The function of the Heart is to pump blood around the body in its entirety!
It is positioned in the Mediastinum (this is the partition located between the lungs and thoracic cavity). About two-thirds of the heart lies to the left of the median line. Its pointed apex rests on the diaphragm at the level of the fifth intercostal space and points towards the left hip. Its broader, superior aspect is called the base and it lies beneath the second rib and points towards the right shoulder.
The heart is divided into 2 halves – each of these has a specific function. (The heart itself is a muscle and is hollow)
- Right Side – this receives deoxygenated blood from the body, and this is then pumped to the lungs for oxygenating.
- Left Side – this receives the oxygenated blood from the lungs which is then pumped to the rest of the body.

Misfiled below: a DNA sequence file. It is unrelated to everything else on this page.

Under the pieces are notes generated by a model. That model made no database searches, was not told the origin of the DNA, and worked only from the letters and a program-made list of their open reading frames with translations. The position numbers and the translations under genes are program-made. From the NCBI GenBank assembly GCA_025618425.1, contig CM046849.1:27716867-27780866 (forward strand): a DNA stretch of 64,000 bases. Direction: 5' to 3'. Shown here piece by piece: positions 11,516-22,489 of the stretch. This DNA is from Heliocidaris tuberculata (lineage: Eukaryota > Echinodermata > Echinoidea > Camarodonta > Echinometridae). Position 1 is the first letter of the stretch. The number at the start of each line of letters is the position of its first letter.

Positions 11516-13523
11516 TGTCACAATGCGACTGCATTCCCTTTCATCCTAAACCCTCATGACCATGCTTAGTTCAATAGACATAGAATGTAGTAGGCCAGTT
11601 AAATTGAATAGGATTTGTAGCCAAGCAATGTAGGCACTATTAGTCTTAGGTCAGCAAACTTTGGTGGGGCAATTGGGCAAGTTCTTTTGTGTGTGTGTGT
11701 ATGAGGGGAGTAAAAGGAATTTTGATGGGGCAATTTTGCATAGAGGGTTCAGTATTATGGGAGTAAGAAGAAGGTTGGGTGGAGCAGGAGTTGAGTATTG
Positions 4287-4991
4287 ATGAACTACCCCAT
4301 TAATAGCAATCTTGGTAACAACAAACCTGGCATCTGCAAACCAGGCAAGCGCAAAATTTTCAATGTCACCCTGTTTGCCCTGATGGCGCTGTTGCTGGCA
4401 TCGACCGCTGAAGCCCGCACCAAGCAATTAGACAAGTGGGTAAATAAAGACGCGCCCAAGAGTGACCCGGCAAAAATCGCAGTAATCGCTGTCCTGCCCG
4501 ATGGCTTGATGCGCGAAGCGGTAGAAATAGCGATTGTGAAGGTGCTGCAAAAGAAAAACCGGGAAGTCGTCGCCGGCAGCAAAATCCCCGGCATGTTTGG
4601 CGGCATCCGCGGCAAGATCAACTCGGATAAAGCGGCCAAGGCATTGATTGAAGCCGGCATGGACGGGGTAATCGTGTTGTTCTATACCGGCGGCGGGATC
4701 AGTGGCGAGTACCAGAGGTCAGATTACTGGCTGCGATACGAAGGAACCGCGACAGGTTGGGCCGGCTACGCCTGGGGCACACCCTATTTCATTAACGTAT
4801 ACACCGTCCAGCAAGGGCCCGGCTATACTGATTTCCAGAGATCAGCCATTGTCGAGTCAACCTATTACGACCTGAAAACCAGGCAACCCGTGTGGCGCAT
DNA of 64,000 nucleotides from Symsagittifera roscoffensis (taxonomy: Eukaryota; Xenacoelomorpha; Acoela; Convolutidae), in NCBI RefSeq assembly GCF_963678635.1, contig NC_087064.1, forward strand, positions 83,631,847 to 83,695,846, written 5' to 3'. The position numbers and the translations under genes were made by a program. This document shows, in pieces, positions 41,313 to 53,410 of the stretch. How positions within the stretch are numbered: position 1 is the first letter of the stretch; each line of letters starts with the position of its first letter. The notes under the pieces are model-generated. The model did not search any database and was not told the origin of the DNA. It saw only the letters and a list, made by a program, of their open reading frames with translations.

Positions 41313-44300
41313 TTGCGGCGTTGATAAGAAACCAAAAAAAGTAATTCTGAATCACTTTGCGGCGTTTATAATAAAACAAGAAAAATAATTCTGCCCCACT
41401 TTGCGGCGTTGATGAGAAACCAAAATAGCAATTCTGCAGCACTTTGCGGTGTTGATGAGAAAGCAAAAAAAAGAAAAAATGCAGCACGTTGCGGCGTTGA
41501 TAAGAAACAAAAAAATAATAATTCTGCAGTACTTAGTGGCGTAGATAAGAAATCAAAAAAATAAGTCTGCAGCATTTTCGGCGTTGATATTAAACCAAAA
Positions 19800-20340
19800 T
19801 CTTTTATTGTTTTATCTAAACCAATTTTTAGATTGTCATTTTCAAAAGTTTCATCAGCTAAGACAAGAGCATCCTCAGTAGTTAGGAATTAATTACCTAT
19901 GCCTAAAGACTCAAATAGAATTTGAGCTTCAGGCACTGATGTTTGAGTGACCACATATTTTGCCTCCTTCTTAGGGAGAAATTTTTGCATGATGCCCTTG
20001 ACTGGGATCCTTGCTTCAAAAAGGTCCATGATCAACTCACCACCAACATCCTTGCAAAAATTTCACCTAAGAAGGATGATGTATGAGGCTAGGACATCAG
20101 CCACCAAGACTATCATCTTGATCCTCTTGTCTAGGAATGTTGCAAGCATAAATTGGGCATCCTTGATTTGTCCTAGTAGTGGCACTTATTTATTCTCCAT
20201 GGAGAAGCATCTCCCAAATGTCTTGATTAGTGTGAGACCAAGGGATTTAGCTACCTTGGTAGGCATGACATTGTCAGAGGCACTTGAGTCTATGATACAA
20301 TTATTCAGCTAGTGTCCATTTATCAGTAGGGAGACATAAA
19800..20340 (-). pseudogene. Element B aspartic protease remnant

These halves have the same function in that they both receive and deliver blood so both possess an
- Atrium – receiving chamber.
- Ventricle – delivery chamber.
Valves separate the chambers to prevent the blood flowing backwards.
Superior left and right atria:
The atria are the receiving chambers, and they receive blood from the veins. The atria are separated by the interatrial septum. The walls of both these chambers are thin because they only need to deliver blood into the ventricles beneath them.
Inferior left and right ventricles:
The ventricles are the delivery chambers, and they pump blood into the arteries. The ventricles are separated by the interventricular septum. The walls of both these chambers are thick because they need to pump blood out of the heart. The walls of the left ventricle are two to four times thicker than those on the right because the ventricle pumps blood throughout the entire body while the right only pump it to the lungs.